You see, the likes of this is why I will not vote Labour again until a purge of the right has taken place. The fact that the likes of Umunna get houseroom in the party speaks volumes about its direction of travel.

    This is the modern Labour party, people. The more you vote for them, the more encouragement they take. If you want to vote Tory, just vote Tory and have done with it but don’t pretend Labour will make any massive difference.

    If Labour win, by 2020 nothing much will have changed.

    1. Mike Sivier

      And yet others like Paul Rutherford have heard that Umunna is “straight down the line Labour”, which I take to mean a traditional Labour man.
      The comments you make intending to be derisive about Labour don’t make much sense. Of course Labour will take more encouragement from more people voting Labour – and rightly so. But Labour isn’t Tory and never will be; an argument that “they’re all the same” – which is what I think you’re trying to say – is silly nonsense. Read the manifesto. Heseltine apparently turned down the offer flat; said he had other things to do – so you can see that there’s no love lost between him and Labour.
      Your prediction, I reckon, is also bunkum – but let’s all try to make sure we’re still around in 2020 to look back on what’s happened between now and then.

      1. Ian

        I’ll judge Ummuna on his actions, not someone else’s words. How about he takes notice of some of the people in the areas left devastated by Thacherism/Blairism rather than reaching out to one of the chief architects of that devastation? That shows where his sympathies lie and he should be judged as such. The fact that Hezza knocked Umunna back says nothing in the context of the election campaign, it might reflect badly on his own party and he’s not likely to help Labour in any way shape or form, regardless, election or not.

        The more people vote for these pallid, neoliberal chancers, the more encouragement they’ll have to keep being neoliberal chancers. That was the point I was making. Do you want this right wing version to take hold forever (and you know they are right wing, despite what you profess here)? If so, keep voting for it and that’s what you’ll get. I have read the manifesto and there was nothing I noticed that could be remotely described as left wing and most of the economics is solid neoliberal. They even support TTIP (plus an exemption for the NHS), have you any idea how dangerous that is? Maybe I missed it so ould you point out a genuine left wing policy n the manifesto? I mean a proper one, not one that passes asleft wing these days when everything is so far to the right the left has been wrongly redefined?

      2. Mike Sivier

        Umunna’s attitude would be that areas like Liverpool were regenerated through the actions of Heseltine. I’m not so sure – I seem to recall seeing a documentary saying that Liverpool had enjoyed a facelift but its problems remained, which is why I wrote what I did in the article – but politicians sometimes see only what’s on the surface, whether for their own convenience or because they really believe it.
        I agree with you on Heseltine’s reaction; you make persuasive points.
        Umunna is NOT a neoliberal. Look up a description of him and you’ll find that Blue Labour rejects neoliberalism and the economic policies it represents. However, Blue Labour also rejects the Welfare State as it was until at least 1979, so I still have a real problem with it. It seems to be an intentional blurring of the issues, and I think Labour should reject it.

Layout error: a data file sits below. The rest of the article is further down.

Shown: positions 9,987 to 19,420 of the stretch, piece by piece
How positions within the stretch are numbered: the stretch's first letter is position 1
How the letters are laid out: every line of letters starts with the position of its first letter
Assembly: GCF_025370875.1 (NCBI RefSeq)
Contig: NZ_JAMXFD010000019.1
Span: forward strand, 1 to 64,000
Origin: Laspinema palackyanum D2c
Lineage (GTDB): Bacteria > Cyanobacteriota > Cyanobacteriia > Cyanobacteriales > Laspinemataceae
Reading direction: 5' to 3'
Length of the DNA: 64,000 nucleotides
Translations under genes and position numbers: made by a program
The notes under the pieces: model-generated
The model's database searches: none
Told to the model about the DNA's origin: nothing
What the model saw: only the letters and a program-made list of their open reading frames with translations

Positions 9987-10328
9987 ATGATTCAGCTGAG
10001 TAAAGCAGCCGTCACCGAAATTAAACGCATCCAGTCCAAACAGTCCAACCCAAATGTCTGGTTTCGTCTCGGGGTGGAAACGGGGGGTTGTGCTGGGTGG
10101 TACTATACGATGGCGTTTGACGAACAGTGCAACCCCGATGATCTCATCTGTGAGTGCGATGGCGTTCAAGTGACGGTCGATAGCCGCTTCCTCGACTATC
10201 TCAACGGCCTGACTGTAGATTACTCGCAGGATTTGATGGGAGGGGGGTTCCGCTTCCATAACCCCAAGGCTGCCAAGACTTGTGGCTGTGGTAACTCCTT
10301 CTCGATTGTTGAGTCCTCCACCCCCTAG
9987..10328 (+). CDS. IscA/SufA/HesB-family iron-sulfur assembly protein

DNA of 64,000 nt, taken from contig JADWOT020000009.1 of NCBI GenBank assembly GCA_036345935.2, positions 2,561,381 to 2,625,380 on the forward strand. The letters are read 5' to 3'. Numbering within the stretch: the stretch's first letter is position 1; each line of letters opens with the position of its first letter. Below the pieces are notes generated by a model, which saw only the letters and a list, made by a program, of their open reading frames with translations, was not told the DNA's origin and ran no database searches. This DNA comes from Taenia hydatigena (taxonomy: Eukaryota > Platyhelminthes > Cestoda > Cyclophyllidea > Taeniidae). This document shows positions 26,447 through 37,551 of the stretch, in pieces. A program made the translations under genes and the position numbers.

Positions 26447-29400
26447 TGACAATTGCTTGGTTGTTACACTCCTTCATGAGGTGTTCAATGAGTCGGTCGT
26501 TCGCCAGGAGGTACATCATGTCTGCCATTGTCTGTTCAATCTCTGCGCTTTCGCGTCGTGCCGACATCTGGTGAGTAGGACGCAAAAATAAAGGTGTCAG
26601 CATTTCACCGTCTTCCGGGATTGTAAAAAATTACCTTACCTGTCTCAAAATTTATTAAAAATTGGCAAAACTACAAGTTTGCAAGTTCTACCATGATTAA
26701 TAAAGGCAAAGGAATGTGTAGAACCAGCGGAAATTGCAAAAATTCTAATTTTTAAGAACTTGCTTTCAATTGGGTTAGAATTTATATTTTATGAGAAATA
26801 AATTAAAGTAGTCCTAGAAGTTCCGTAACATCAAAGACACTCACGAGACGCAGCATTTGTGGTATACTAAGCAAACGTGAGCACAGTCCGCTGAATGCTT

I disagree about the manifesto, and I disagree with you about TTIP; there are many reasons for supporting an agreement that pushes for the best, rather than racing for the worst.

      3. Ian

        I can only base my comments/opinions on what I see around me here on Teesside and the Conservatives most certain;y did not do anything like enough to repair the damage they caused, everything seemed to revolve around pointless quangos like the Teesside Development Corporation and their members wearing hard hats and getting the local news. Very little else got done. The Conservatives made a concerted effort to reduce the skills base (and union representation) in this country, I think you’ll agree? Unemployment, mass use of cheap foreign labour, a country financed by the City and mortgage bubbles and a workforce that can make a Subway Melt with cheese but not much else was part of the plan.

        The Conservatives never intended to improve things in places such as mine, that’s why Umunna should be thrown out of the party. W have huge unemployment here, now we have Rachel Reeves telling us the unemployed aren’t wanted by her party and Umunna reaching out to one of the chief engineers of that unemployment. The Thick of It hasn’t got close to writing a story line this awful.

        I find Blue Labour a deeply sinister project from what I know of it, they say Labour had too much focus on equality, for a start. If a Labour party isn’t focused on equality then it is not a Labour party, IMO. There was something about centering around family flag and faith, too? I want no part of that, it’s a misunderstanding of the working class that has led to this, thinking we’re all Ingerluuuund right wing gits. Also, doesn’t the head honcho dislike the unions? Blue Labour is no Labour, as far as I’m concerned.

        TTIP is never going to be for the benefit of you and me, all trade agreements are for the benefit of corporations. Wait till all of Europe has American union laws…

        PS. Oh God, I just read James Purnell is a Blue Labourite. That just puts the tin hat on it, no? Get them all in a room and gas them. It says a lot that this is chiefly an academic exercise, doubtless a bunch of PPE-waving no-marks who know nothing of working class lives will be in the majority. Good grief. It’s their thinking that led to medical evidence and a smattering of compassion being replaced with psychological voodoo in the benefits claiming rules.

        Apologies for the length of post

      4. Mike Sivier